R
*5
R  U R R R[k+1] = 2*R[k] + U[k]
** *2 ** U[k+1] = R[k] + 2*U[k]
U  U   U   R
4****1 # eg. 0 to 1 on the right for R[k+1]
R   U   U  U # 0 to 3 on the left for U[k+1]
** 3* **
R R U  R
0*
R
This expansion for R[k+1] is the same as obtained from symmetry of the total. Then U from 0 to 3 gives a second recurrence. The two together can then eliminate U by substituting the former into the latter,
U[k] = R[k+1]  2*R[k] # from R[k+1] formula
R[k+2]2*R[k+1] = 2*(R[k+1]2*R[k]) + R[k] # from U[k+1] formula
R[k+2] = 4*R[k+1]  3*R[k]
Then from R[k]=B[k1]/2 this recurrence for R becomes the same recurrence for the total B,
B[k+1] = 4*B[k]  3*B[k1]
The characteristic equation of this recurrence is
x^2  4*x + 3 = (x3)*(x1) roots 3, 1
So the closed form is some a*3^k+b*1^k, being 4*3^k  2. That formula can also be verified by induction from the initial B[0]=2, B[1]=10.
Area
The area enclosed by the curve from N=0 to N=5^k inclusive is
A[k] = (5^k  2*3^k + 1)/2
= 0, 0, 4, 36, 232, 1320, 7084, 36876, 188752, ...
A[k] = 9*A[k1]  23*A[k2] + 15*A[k2]
This can be calculated from the boundary. Like the dragon curve (per "Area" in Math::PlanePath::DragonCurve), every edge is traversed precisely once so each enclosed unit square has line segments on 4 sides. Imagine each line segment as a diamond shape made from two right triangles
*
/ \ 2 triangles each line segment
01
\ /
*
If a line segment is on the boundary then the outside triangle does not count towards the area. Subtract 1 for each of them.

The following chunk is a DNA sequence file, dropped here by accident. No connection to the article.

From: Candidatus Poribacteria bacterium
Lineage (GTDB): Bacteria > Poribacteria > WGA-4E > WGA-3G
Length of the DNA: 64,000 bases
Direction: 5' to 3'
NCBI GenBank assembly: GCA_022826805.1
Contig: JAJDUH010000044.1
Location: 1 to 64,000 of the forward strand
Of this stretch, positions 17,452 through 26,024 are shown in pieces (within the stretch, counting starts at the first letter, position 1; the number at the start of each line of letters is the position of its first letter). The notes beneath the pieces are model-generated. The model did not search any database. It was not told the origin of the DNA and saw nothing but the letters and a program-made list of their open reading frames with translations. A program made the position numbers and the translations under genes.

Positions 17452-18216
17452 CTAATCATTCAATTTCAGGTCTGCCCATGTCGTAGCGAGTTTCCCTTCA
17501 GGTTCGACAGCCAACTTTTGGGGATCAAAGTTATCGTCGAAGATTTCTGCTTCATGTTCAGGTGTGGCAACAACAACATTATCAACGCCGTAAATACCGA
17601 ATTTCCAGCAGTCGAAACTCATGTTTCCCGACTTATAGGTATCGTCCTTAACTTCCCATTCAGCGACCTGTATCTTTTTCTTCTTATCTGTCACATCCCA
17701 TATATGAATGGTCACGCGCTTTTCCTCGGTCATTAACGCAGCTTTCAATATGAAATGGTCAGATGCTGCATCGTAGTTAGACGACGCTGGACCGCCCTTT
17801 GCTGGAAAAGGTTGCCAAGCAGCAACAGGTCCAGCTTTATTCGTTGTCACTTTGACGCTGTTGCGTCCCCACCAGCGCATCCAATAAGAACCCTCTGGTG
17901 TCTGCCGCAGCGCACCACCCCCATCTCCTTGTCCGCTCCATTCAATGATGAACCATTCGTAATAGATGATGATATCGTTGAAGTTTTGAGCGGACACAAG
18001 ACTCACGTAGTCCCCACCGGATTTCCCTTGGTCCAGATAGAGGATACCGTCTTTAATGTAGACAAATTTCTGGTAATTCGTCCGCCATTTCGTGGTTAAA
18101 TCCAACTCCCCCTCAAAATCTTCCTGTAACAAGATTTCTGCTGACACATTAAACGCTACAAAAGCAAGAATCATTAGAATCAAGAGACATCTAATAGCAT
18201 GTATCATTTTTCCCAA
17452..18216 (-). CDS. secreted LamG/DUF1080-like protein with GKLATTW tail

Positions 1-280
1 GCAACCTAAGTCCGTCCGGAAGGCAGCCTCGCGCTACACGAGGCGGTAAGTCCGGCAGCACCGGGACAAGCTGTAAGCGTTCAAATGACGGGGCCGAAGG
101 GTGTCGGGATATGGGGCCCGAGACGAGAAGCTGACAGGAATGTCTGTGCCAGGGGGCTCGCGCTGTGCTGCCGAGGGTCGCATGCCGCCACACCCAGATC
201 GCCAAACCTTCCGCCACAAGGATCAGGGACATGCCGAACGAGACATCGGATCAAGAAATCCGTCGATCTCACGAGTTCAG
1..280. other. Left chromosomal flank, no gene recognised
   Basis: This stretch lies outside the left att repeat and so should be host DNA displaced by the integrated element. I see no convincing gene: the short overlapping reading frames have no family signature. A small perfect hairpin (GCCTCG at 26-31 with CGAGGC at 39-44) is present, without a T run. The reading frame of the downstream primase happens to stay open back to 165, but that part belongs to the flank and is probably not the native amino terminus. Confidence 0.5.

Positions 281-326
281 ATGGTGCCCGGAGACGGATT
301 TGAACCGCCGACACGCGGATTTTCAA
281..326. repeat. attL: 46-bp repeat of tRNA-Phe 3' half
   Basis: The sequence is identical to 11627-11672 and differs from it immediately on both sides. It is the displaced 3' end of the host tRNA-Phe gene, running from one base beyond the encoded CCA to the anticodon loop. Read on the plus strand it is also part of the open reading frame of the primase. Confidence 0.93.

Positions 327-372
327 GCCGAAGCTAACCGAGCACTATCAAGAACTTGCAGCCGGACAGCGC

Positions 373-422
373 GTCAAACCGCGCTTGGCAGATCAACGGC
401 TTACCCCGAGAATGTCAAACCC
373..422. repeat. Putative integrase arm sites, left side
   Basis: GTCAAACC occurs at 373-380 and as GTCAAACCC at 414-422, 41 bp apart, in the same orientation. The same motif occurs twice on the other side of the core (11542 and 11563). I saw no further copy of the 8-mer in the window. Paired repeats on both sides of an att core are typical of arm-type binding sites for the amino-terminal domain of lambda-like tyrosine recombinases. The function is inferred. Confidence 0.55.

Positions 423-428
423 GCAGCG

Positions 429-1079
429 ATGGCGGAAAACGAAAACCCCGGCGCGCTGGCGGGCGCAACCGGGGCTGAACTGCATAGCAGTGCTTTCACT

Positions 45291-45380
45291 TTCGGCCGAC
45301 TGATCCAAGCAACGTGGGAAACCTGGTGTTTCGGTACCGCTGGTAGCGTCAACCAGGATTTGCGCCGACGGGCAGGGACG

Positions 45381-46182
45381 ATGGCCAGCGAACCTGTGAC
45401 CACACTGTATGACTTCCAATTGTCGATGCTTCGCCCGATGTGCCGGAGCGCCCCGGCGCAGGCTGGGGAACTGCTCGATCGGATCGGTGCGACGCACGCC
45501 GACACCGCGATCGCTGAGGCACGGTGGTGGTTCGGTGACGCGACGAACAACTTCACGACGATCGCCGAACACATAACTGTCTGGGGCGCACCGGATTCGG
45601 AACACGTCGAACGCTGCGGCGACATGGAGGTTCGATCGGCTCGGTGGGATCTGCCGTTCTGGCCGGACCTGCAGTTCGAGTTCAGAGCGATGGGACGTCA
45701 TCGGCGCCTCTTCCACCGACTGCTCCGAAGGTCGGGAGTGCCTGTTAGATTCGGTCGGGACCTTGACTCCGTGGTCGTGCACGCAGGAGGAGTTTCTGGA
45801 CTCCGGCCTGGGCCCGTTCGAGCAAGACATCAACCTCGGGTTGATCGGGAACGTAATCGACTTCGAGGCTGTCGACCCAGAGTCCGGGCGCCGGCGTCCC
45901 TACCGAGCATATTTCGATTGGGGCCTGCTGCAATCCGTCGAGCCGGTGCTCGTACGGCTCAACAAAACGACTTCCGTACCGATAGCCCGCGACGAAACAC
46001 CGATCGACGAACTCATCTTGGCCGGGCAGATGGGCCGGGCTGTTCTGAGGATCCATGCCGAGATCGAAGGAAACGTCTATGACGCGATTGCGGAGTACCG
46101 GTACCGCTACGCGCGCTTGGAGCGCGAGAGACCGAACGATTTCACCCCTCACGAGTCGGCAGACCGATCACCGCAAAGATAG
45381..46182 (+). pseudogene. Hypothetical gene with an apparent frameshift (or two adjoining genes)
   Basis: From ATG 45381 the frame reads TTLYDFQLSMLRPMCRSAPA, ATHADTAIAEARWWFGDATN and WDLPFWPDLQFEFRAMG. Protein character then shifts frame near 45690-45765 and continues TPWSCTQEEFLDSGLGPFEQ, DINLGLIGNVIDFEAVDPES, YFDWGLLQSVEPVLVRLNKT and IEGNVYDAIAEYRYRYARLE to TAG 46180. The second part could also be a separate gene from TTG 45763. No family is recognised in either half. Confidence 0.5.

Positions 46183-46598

triangles = 2*5^k  B[k]
Line segments at the tail end like N=0 to N=1 are both a left and right boundary. They already count twice in B[k] and so are no triangles. Four triangles make up a unit square,
area[k] = triangles/4
The 2*5^k can be worked into the B recurrence in the usual way to give the A recurrence 9,23,15 above, and which can be verified by induction from the initial A[0]=0, A[1]=0. The characteristic equation is
x^3  9*x^2 + 23*x  15 = (x1)*(x3)*(x5)
The roots 3 and 5 become the power terms in the explicit formula, and 1 the constant.
Another form per Henry Bottomley in OEIS A007798 (that sequence is area/2) is
A[k+2] = 8*A[k+1]  15*A[k] + 4
Area by Replication
The area can also be calculated by replications in a similar way to the boundary. Consider the level N=0 to N=5^k and take its area in two parts as a short side R to the right and an inner curving part U
R R[k] = side area
45 U[k] = inner curve area
R  U
32 initial R[0]=0,R[1]=0 U[0]=0,U[1]=0
U  R
01 A[k] = 4*R[k] + 2*U[k]
R
As per above, point 1 on the right boundary of the curve. Area R is the region between the line 01 and the right boundary of the curve around from 0 to 1. This boundary in fact dips back to the left side of the 01 line. When that happens it's reckoned as a negative area. A similar negative area happens to U.
___ < negative area when other side of the line
/ \
0/1
\ / line 0 to 1
 curve right boundary
The total area is the six parts
A[k] = 4*R[k] + 2*U[k]
The curve is symmetric on its left and right sides so R itself is in fact half the total area of the preceding level,
R[k] = A[k1] / 2
Which gives
R[k+1] = 2*R[k] + U[k]
When the curve replicates to the next level N=5^k the pattern of new U and R is the same as the boundary above, except the four newly enclosed squares are of interest for the area.